Try all ordered pairs of points p,q as the first and last points in the crown (the endpoints of the “base” of the crown). Translate the points so p is at the origin and then rotate so q is on the positive x axis. Now, discard all points with non-positive y coordinate, x coordinates at most 0 or at least the x coordinate of q (after rotating, of course). Finally, among these points keep only the one with minimum y coordinate among all points that share the same x coordinate. Sort these remaining points by their x coordinate.
For each point r (including the endpoints p,q), let U[r] be the maximum area of a crown that involves point r where the point after r is above r and let D[r] be the maximum area of a crown that involves point r where the point after r is below r. The largest area of a crown involving base points p,q is then U[p]. The base case is D[q] = infeasible and U[q] = 0, the idea being that the point before q in a crown must decrease to q. From an arbitrary point r, we compute D[r] by trying all points s whose x coordinate is greater than r and such that there is no other point lying below the line formed by the line r-s. The value of D[r] is the maximum of U[s] + (s.x-r.x) * (r.y+s.y)/2 over all such points s. U[r] is computed similarly. We can calculate D[r] in linear time given that the coordinates are sorted according to x coordinate by keeping track of the least slope of a line between r and a point seen so far in our sweep. Then we can determine, in constant time, whether a given point s has a point under the line r-s or not. In fact, it’s not too hard to see that both U[r] and D[r] can be computed in a single sweep. The running time is O(n^4) since there are O(n^2) pairs of points to try, O(n) values D[r] and U[r] to compute, and computing each such value takes O(n) time.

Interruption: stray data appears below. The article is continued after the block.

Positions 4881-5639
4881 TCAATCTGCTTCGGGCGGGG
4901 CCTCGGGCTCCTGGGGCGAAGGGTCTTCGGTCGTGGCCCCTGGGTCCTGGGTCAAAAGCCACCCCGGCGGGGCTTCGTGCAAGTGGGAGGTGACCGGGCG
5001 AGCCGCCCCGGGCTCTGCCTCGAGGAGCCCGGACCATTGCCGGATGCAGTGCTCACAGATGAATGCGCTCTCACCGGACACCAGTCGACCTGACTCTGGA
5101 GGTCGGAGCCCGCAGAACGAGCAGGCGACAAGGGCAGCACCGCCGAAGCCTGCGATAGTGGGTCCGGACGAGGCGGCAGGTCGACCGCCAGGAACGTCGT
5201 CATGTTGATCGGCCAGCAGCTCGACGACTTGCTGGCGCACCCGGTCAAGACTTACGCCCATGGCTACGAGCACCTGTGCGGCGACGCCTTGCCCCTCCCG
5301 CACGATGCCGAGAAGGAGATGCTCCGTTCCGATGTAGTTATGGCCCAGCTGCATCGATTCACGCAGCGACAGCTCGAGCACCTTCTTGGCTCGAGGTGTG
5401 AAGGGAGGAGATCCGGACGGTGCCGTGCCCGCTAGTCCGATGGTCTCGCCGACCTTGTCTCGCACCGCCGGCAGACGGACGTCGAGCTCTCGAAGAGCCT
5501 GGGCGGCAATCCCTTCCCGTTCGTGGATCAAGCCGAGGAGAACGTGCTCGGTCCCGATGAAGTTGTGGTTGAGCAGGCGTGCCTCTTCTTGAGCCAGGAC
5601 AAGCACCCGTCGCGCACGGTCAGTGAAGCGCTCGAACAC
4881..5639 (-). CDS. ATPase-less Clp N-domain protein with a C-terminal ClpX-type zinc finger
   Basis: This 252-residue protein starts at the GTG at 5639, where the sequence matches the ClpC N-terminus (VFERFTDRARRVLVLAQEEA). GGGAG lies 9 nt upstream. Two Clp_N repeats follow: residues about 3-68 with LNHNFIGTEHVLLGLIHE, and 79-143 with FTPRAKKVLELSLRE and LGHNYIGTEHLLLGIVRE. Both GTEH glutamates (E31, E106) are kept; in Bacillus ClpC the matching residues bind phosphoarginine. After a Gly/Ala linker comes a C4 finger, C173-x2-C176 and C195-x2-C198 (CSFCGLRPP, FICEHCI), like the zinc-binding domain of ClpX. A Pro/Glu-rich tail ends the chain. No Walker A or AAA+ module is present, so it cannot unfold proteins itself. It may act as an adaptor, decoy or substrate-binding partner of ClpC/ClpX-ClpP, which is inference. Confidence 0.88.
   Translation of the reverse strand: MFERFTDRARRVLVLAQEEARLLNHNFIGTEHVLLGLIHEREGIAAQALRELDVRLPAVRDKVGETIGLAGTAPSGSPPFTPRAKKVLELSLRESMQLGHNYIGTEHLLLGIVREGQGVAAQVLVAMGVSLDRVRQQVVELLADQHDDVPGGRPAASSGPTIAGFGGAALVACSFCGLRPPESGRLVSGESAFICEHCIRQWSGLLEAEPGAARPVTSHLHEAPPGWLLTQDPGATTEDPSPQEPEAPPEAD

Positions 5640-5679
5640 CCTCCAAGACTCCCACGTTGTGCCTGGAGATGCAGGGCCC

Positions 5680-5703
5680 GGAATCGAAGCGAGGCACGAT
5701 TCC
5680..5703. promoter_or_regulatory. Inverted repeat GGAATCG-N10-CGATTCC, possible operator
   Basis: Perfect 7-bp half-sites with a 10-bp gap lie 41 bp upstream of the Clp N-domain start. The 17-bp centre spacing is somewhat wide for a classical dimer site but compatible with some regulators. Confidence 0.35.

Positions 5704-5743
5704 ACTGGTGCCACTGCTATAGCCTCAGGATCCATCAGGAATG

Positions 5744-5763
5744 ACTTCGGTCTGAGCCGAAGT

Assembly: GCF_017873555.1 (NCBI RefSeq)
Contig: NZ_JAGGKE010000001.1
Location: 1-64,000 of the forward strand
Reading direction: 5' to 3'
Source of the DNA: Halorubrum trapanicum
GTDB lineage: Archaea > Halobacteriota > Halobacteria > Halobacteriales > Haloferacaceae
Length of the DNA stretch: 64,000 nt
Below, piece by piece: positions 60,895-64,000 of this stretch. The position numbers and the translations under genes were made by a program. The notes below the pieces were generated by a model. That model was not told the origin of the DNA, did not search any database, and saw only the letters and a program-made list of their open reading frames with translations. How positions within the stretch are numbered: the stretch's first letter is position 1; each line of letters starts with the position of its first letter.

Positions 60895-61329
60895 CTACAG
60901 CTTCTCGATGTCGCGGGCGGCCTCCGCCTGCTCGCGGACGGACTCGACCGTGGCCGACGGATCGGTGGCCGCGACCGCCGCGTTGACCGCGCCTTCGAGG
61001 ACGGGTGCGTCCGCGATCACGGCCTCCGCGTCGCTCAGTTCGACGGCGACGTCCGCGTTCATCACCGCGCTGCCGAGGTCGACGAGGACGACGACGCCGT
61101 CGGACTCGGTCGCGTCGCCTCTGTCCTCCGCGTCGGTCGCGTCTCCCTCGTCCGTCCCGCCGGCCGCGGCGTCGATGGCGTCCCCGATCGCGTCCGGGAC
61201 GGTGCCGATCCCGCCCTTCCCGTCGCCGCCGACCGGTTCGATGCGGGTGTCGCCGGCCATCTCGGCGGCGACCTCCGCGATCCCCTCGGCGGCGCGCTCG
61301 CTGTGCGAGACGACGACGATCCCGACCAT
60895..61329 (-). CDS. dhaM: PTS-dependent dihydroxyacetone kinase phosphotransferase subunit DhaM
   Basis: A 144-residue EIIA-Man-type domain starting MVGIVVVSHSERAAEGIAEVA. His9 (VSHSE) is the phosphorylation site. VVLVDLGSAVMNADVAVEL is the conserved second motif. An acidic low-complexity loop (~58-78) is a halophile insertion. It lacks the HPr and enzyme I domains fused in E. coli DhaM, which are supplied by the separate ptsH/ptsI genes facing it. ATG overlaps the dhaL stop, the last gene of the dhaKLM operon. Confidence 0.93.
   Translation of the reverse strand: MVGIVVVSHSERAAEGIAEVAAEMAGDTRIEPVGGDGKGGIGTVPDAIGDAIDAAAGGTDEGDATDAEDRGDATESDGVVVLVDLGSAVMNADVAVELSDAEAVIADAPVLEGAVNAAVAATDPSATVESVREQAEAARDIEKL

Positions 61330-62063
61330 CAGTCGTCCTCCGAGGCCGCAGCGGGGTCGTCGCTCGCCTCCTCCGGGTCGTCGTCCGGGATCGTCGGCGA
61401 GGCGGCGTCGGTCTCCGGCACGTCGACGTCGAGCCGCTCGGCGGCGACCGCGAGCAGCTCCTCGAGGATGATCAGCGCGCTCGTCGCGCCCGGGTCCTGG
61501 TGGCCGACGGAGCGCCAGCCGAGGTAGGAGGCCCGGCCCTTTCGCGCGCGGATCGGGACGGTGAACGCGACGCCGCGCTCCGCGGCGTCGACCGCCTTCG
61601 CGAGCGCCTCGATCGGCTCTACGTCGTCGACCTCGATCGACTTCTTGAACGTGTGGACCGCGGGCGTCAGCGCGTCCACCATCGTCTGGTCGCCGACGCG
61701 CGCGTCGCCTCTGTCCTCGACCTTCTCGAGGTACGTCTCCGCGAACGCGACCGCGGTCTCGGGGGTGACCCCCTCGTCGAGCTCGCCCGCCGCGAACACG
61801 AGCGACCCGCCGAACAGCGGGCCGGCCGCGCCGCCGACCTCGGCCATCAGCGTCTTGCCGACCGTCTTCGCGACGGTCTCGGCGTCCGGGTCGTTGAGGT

One final note is that there is always a solution given that no three points are collinear. To see this, note that we can triangulate the set of points. Any triangle is a feasible crown by selecting the longest side to be a base.
Can be found here.
Can be found here.